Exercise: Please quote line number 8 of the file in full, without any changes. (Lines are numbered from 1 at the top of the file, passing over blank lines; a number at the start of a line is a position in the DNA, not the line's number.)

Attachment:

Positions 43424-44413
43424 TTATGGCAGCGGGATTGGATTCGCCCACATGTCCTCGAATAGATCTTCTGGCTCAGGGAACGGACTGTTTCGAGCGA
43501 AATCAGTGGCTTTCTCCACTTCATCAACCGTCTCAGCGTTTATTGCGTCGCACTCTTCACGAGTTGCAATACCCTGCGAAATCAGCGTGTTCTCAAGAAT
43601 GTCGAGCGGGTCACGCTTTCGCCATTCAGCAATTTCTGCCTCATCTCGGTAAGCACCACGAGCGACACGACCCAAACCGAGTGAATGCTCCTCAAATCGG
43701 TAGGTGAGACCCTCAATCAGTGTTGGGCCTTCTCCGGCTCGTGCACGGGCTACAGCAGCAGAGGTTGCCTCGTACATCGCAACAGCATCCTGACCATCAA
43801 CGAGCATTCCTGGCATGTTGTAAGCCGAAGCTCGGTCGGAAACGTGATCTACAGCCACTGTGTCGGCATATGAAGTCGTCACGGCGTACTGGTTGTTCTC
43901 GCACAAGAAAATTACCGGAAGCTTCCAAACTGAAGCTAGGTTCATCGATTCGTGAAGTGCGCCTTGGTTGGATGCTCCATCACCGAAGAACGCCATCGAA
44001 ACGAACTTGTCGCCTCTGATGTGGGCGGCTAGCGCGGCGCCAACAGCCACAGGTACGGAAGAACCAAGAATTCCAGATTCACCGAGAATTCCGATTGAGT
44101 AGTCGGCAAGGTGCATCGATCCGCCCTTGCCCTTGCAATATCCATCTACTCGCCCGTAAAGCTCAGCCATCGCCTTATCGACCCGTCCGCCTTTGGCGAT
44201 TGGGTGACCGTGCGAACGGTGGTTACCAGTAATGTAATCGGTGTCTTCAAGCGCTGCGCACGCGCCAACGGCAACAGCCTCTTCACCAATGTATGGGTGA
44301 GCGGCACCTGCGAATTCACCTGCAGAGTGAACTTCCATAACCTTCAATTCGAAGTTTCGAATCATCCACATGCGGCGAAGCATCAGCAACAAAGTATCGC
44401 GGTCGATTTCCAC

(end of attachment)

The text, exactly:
44001 ACGAACTTGTCGCCTCTGATGTGGGCGGCTAGCGCGGCGCCAACAGCCACAGGTACGGAAGAACCAAGAATTCCAGATTCACCGAGAATTCCGATTGAGT